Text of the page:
China Exclusive: Virtual music maestro

( Xinhua ) Updated: 2015-06-02 16:49:33

At the age of 27, Zhao Yutian achieved his childhood dream - to play the piano. He could not read the score, but with the help of his iPad and the lights on his keyboard, his fingers danced to Chopin's Nocturne.

Zhao's family could not afford a piano when he was a boy. Although "with no more worries about food and clothes" nowadays, the Internet entrepreneur no longer has the time to learn to play the piano from the very beginning either. Now, he has the smart piano and he can learn to play a tune within a few days, if not hours.

Many other Chinese have their musical inclinations stifled as children, when they were subjected to complicated music theory, persistent finger training, and practicing scales, melodies and rhythms.

Wang Zhengsheng, 39, describes such music students as "ascetic monks". Wearing jeans, a blue T-shirt, and a pair of black semi-rimless glasses, the innovator says he believes that a smart piano integrated with mobile Internet can lower the barrier to musical skills.

In October last year, Wang's company, Qule Technology created a smart piano, which features a line of striking LED lights on the keyboard. When a player connects the piano with a smart phone or other terminal to install a piano music application, which contains thousands of scores for a user to choose from, the LED will shine synchronously with the tune.

"Users do not have to look at the scores," says Wang. "They just follow the order of the lights above the keyboard."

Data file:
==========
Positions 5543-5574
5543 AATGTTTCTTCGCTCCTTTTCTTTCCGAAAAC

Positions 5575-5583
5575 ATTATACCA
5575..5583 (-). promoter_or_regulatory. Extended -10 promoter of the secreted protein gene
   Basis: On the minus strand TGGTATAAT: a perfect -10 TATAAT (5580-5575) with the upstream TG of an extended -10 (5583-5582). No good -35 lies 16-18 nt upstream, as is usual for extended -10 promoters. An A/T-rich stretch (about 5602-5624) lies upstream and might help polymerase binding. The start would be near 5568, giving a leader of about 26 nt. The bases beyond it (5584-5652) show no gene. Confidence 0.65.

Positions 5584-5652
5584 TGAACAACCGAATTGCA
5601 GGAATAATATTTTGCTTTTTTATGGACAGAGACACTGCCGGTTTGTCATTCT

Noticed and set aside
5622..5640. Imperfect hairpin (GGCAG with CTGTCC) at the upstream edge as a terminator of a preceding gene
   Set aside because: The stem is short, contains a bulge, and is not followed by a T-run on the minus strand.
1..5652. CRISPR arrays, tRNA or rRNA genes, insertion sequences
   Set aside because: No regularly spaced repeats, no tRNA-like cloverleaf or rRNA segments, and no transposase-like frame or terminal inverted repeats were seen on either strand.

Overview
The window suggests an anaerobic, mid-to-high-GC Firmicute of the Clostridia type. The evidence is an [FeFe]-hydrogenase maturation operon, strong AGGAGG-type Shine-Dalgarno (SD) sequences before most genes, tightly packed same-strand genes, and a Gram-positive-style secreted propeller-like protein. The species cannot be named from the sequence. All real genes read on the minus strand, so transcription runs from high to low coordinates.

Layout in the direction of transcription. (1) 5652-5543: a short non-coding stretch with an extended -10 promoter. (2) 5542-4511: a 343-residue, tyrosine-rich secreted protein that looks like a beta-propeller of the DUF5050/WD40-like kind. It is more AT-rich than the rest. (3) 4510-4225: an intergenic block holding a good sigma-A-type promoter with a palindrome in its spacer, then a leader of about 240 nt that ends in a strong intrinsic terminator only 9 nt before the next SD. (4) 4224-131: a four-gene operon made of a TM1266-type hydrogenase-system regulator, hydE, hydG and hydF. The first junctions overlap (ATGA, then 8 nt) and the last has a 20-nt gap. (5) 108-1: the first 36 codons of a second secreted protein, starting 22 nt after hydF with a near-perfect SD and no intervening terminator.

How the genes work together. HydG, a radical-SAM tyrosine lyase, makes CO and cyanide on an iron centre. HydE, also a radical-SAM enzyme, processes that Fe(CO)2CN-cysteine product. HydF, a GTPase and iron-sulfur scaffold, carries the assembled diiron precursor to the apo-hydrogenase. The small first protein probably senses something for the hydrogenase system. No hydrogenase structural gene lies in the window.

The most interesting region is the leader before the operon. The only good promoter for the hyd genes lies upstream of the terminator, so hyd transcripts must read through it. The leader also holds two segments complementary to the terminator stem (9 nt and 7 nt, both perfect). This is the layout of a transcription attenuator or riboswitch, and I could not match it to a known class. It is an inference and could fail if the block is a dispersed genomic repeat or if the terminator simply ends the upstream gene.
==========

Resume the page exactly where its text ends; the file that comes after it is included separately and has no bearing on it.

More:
A user can also speed up or slow down the tempo on the app, and the music will continue playing until he or she presses the right key.

Wang and his team believe that the positions of the keys and how long one should press the keys are enough for a beginner to learn an easy piano piece.

He named the smart piano "GEEK" - "Steve Jobs and Bill Gates were both geeks," he says - which sounds like "jike", the Chinese word for "instant".

He hopes the smart piano will help music wannabes play quickly. He spent only three months learning Castle in the Sky, by Japanese composer Joe Hisaishi. "More talented people take less time," he says.

Piano tuition in China took off with the reform and the opening up of the country more than three decades ago. In 1980, China manufactured more than 10,000 pianos a year, and production has stabilized at 350,000 since 2003.

At the end of the 1980s, pianos were still viewed as a luxury item, but "tiger moms" would invest their savings in one so their children could master "the king of musical instruments". Internationally renowned Chinese pianists Lang Lang and Li Yundi grew up in this period.

Piano tutor Chen Xuejia, 32, started learning the instrument at the age of 8 in Dalian, northeast China's Liaoning Province. It was his parents' decision rather than his own. "I was very obedient," Chen says. In junior high school, he almost gave it up, "because I thought, as a boy, I should be good at sports."

Learning was tough. Chen had one lesson a week and practiced every day for three to six hours.

Previous Page 1 2 Next Page

Editor's Picks
Hot words

Most Popular